We report a genome-wide association study (GWAS) of major depressive disorder (MDD) in 1221 cases from the Sequenced Treatment Alternatives to Relieve Depression (STAR*D) study and 1636 screened controls. No genome-wide evidence for association was detected. We also carried out a meta-analysis of three European-ancestry MDD GWAS data sets: STAR*D, Genetics of Recurrent Early-onset Depression and the publicly available Genetic Association Information Network-MDD data set. These data sets, totaling 3957 cases and 3428 controls, were genotyped using four different platforms (Affymetrix 6.0, 5.0 and 500 K, and Perlegen). For each of 2.4 million HapMap II single-nucleotide polymorphisms (SNPs), using genotyped data where available and imputed data otherwise, single-SNP association tests were carried out in each sample with correction for ancestry-informative principal components. The strongest evidence for association in the meta-analysis was observed for intronic SNPs in ATP6V1B2 (P=6.78 x 10⁻7), SP4 (P=7.68 x 10⁻7) and GRM7 (P=1.11 x 10⁻6). Additional exploratory analyses were carried out for a narrower phenotype (recurrent MDD with onset before age 31, N=2191 cases), and separately for males and females. Several of the best findings were supported primarily by evidence from narrow cases or from either males or females. On the basis of previous biological evidence, we consider GRM7 a strong MDD candidate gene. Larger samples will be required to determine whether any common SNPs are significantly associated with MDD.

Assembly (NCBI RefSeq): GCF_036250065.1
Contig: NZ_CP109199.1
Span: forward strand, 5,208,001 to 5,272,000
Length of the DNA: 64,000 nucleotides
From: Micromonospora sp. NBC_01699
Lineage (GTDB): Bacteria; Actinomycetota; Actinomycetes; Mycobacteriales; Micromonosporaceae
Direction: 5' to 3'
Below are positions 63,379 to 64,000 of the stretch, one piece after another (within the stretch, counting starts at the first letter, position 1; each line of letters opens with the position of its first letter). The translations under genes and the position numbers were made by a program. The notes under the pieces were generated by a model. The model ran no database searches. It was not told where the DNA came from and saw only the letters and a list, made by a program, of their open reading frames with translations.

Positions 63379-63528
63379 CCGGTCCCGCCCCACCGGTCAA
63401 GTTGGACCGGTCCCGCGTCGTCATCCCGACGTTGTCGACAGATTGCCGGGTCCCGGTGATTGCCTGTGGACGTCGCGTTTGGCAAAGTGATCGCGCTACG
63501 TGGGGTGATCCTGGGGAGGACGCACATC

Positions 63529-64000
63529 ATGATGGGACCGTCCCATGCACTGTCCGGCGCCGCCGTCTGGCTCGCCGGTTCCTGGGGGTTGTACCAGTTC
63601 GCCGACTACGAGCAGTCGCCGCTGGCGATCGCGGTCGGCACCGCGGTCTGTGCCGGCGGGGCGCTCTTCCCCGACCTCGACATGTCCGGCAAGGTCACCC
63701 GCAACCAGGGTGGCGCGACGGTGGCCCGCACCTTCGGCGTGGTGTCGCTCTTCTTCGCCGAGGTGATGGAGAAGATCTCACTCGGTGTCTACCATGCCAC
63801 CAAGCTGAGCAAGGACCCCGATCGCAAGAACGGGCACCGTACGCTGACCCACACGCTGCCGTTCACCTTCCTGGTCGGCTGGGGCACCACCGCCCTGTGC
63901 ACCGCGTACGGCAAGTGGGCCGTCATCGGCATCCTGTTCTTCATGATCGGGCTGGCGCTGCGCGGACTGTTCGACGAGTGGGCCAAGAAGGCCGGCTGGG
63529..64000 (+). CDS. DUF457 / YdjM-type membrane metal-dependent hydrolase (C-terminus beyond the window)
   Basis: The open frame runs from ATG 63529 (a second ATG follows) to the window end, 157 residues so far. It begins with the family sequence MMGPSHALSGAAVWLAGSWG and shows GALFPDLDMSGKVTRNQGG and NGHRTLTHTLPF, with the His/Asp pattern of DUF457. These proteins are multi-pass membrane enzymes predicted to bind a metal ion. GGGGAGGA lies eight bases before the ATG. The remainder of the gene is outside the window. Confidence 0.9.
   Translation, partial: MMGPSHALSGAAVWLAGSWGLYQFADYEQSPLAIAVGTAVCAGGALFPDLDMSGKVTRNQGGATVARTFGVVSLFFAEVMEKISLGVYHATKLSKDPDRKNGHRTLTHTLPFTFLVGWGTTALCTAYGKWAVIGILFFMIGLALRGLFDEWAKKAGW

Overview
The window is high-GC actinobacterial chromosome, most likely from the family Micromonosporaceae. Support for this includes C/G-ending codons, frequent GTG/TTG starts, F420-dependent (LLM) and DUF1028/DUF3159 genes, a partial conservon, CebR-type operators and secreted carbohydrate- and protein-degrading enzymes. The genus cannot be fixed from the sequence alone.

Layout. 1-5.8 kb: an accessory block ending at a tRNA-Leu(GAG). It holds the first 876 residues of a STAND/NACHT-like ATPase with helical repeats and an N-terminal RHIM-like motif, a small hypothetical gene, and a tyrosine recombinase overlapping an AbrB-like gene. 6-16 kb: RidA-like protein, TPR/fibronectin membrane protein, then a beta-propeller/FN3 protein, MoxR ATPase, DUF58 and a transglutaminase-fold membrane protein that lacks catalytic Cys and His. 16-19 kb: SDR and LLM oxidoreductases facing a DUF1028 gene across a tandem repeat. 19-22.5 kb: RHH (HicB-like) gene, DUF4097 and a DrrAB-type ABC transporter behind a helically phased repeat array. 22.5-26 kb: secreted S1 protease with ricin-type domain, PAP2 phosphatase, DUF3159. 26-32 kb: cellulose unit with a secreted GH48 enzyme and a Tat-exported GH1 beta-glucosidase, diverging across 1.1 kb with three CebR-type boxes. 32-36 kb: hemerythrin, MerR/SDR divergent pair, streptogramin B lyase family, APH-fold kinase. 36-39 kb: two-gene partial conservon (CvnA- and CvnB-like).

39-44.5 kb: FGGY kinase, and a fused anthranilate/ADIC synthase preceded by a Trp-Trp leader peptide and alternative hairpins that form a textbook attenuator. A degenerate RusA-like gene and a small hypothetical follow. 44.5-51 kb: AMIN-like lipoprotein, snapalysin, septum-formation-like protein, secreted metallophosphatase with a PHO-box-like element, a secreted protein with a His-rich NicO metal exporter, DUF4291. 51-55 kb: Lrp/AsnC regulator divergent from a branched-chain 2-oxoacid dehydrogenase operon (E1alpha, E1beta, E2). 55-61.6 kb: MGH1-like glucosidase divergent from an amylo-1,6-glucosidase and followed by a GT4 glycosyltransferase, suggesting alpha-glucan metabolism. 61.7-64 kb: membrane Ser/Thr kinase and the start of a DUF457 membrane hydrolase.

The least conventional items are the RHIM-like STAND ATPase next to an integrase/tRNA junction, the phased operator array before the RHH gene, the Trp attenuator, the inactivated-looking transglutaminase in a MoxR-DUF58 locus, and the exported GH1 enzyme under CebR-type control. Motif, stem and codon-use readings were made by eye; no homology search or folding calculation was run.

Assuntos
Transtorno Depressivo Maior/genética , Estudo de Associação Genômica Ampla , Adolescente , Adulto , Idade de Início , Idoso , Europa (Continente) , Feminino , Perfilação da Expressão Gênica/métodos , Genótipo , Humanos , Masculino , Metanálise como Assunto , Pessoa de Meia-Idade , Análise de Sequência com Séries de Oligonucleotídeos/métodos , Polimorfismo de Nucleotídeo Único/genética , Análise de Componente Principal , Receptores de Glutamato Metabotrópico/genética , Fator de Transcrição Sp4/genética , ATPases Vacuolares Próton-Translocadoras/genética , Adulto Jovem
16.
Am J Med Genet B Neuropsychiatr Genet ; 153B(2): 549-553, 2010 Mar 05.
Artigo em Inglês | MEDLINE | ID: mdl-19691043

RESUMO